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The Gallup Poll this week reported that 32 percent of 18-to-29-year-olds in the American workforce said they were underemployed (in temp jobs or low-paying counter work) in April.

Unemployment among young adults rose to 13.6 percent in April, up from 12.5 percent in March, the same level that it was in April 2011, Gallup said.

Other surveys say about half of all college graduates cannot find full-time jobs commensurate with their skill and educational levels.

But Mr. Obama isn’t dealing with any of these economic problems, as his dismissive little Post-it note makes abundantly clear. If you haven’t noticed, he isn’t talking about them, either.

And he has nothing to say about the monster debt and trillion-dollar budget deficits he has rung up on his watch, nor has he made any mention about the looming insolvency of Social Security and Medicare.

Instead, he is running a campaign by talking about special-interest-group issues, hoping to piece together enough voter blocs to squeeze into a second term. Interest rates on student loans is the topic to win back the youth vote that has soured on him. More recently, same-sex marriages is intended to appeal to the gay community and its supporters on that issue.

He’s cherry-picking single-issue interest groups in the hope of skirting the bread-and-butter economic issues his handlers know are losers for him politically.

But while he can run from his economic record, he cannot hide from it because his Republican rival, Mitt Romney, is pounding him every day on the one issue that is going to decide this election.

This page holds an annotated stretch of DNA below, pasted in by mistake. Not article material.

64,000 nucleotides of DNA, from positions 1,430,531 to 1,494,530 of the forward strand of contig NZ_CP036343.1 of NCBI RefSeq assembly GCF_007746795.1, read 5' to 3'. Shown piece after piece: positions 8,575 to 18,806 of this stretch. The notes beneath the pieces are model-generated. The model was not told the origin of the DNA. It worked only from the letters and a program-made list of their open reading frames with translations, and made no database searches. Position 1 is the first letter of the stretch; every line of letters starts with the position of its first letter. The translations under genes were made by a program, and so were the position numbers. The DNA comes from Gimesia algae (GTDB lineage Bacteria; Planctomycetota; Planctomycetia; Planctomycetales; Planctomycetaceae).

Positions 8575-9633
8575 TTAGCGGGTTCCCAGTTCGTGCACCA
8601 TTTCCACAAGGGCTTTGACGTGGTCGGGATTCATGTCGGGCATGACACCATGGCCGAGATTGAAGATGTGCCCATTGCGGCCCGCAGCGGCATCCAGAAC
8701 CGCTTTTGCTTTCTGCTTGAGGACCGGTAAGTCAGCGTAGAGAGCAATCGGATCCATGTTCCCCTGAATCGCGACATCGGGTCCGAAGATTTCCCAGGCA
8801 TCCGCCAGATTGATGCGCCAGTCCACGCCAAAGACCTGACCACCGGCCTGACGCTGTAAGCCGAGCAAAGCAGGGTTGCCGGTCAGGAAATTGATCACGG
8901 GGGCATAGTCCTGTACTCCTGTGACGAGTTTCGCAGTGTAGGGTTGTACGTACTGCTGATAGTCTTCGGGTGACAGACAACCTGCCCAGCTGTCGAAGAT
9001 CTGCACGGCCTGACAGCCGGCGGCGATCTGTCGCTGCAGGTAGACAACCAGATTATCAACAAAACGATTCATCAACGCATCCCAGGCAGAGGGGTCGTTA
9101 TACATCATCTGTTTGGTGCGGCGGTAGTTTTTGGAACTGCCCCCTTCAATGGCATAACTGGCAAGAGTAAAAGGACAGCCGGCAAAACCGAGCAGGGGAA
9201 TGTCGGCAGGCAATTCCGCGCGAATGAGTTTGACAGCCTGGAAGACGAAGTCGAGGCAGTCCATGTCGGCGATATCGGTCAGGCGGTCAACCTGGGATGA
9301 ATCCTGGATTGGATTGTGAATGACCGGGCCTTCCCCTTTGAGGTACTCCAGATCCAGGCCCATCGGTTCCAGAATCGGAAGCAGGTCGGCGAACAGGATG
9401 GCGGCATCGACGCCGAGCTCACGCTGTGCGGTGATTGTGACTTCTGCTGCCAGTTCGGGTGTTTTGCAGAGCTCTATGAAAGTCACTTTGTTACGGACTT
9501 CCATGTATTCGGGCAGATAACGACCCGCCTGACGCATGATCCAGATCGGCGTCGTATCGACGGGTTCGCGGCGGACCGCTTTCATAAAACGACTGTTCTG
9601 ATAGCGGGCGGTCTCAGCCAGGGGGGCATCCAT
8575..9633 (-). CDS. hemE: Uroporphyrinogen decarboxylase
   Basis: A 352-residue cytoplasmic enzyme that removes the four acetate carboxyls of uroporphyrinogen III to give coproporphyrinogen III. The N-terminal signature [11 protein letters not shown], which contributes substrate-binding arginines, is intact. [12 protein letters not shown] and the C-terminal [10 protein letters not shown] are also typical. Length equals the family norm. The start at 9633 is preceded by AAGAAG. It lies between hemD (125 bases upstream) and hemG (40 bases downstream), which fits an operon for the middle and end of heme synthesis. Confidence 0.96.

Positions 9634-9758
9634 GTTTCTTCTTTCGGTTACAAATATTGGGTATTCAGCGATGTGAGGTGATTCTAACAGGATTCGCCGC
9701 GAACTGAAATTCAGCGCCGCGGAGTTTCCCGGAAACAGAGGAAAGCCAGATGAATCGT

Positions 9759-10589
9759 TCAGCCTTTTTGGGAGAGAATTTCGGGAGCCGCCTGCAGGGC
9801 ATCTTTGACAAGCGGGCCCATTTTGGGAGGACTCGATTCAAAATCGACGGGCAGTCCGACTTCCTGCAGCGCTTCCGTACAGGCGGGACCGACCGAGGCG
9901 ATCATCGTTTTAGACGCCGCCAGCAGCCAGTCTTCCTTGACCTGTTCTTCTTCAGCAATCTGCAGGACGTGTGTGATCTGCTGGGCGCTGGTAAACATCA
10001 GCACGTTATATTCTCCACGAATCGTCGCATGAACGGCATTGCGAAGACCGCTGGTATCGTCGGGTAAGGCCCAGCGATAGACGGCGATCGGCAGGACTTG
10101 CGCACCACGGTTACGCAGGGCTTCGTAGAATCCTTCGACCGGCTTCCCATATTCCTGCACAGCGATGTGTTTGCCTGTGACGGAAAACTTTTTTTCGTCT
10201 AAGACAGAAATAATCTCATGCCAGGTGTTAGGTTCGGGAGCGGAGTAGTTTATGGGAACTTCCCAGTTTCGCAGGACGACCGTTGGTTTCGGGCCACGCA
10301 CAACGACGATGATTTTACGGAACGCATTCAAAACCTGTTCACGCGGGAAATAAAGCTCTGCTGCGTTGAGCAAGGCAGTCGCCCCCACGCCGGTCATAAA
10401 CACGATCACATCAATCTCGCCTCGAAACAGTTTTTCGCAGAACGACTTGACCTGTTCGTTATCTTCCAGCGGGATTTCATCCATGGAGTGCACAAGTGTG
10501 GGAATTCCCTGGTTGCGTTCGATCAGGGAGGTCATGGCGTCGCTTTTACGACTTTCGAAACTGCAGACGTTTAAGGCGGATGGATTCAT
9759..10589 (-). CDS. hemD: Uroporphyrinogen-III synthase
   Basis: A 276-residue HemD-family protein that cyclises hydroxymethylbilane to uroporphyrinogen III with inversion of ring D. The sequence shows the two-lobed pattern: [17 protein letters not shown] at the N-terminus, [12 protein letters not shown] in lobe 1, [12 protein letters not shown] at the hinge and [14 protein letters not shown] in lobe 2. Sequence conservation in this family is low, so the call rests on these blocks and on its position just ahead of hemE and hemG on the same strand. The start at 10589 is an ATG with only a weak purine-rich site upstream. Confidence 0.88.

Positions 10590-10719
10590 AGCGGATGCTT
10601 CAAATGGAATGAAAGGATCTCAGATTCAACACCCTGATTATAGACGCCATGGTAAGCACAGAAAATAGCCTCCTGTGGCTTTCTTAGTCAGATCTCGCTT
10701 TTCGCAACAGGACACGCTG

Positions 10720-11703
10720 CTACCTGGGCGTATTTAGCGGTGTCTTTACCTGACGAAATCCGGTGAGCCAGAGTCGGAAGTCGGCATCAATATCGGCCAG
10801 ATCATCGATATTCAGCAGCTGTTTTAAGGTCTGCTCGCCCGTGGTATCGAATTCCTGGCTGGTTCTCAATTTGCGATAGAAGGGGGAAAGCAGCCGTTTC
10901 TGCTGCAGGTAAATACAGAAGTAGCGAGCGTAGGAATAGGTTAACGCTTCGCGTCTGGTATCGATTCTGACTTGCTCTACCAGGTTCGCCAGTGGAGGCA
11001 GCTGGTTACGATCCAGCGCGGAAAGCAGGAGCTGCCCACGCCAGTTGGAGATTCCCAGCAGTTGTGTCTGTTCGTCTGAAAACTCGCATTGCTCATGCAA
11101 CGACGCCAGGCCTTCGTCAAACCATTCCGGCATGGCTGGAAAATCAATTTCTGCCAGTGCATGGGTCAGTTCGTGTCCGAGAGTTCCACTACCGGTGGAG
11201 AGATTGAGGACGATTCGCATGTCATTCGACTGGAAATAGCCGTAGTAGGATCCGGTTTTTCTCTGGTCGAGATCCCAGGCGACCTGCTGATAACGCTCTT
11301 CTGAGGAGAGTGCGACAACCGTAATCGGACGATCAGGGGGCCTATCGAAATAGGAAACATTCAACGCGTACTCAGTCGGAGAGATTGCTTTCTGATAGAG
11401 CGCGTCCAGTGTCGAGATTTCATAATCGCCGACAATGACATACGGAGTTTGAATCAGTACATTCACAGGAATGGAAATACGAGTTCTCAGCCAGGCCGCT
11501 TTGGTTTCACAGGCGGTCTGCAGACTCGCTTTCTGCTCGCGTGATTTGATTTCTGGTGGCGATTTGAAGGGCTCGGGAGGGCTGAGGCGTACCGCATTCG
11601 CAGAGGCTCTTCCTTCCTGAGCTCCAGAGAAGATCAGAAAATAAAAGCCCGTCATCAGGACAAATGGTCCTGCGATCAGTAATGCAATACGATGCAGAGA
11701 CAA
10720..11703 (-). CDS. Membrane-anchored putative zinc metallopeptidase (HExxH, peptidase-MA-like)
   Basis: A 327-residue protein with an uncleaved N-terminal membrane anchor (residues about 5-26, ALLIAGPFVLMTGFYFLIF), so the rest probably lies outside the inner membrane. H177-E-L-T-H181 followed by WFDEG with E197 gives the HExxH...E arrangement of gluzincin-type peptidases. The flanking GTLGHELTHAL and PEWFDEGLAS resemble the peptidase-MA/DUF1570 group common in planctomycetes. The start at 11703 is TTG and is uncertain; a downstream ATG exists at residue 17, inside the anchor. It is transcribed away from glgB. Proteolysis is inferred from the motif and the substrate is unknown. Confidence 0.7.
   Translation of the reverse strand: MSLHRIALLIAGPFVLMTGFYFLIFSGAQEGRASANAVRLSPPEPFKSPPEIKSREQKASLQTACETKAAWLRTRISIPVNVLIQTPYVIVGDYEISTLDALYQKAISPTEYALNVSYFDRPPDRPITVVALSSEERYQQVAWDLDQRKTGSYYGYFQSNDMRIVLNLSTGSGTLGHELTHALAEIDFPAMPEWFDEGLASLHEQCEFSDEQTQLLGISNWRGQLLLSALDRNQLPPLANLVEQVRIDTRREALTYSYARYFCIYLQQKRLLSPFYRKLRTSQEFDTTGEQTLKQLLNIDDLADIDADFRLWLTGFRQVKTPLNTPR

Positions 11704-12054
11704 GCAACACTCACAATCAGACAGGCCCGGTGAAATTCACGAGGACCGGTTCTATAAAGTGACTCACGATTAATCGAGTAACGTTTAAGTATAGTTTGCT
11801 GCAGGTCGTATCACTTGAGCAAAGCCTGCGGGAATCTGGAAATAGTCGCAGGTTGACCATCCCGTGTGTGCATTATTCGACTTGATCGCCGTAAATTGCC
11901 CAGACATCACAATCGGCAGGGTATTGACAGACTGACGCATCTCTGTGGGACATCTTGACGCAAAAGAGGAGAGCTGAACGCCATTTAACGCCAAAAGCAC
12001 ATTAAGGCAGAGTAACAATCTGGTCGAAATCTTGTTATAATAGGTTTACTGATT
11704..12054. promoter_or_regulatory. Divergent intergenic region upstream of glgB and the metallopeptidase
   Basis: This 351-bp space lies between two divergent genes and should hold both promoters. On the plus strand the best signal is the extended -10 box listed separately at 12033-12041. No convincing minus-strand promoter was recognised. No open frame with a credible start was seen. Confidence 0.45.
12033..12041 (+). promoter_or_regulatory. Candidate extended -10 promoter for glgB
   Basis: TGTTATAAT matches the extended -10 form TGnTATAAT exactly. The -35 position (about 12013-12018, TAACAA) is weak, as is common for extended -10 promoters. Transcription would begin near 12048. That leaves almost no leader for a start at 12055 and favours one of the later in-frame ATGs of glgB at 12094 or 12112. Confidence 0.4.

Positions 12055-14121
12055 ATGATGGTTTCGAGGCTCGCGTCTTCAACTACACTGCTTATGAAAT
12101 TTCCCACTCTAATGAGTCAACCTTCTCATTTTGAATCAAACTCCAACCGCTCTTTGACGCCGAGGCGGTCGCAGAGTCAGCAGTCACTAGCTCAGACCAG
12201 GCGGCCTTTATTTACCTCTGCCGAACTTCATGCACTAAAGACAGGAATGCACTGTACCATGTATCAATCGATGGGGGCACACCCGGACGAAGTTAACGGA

Notably, the former governor has begun comparing Mr. Obama’s failed record to Bill Clinton’s pro-growth and pro-jobs agenda: expanding export markets with free-trade agreements and cutting capital gains taxes to boost investment in emerging new technologies.

It’s a lethal comparison. The unemployment rate under Mr. Clinton fell to 4 percent, versus the official 8.1 percent rate under Mr. Obama.

Mr. Obama’s failed economic agenda comes right out of the ancient New Deal era of public works spending that didn’t work then and isn’t working now. “His are the policies of the past,” Mr. Romney said in Lansing, Mich., this week.

“Looking backward won’t solve the problems of today, nor will it take advantage of the opportunities of tomorrow,” he said.

The past versus the future. That’s what this election is going to be all about.

Donald Lambro is a syndicated columnist and former chief political correspondent for The Washington Times.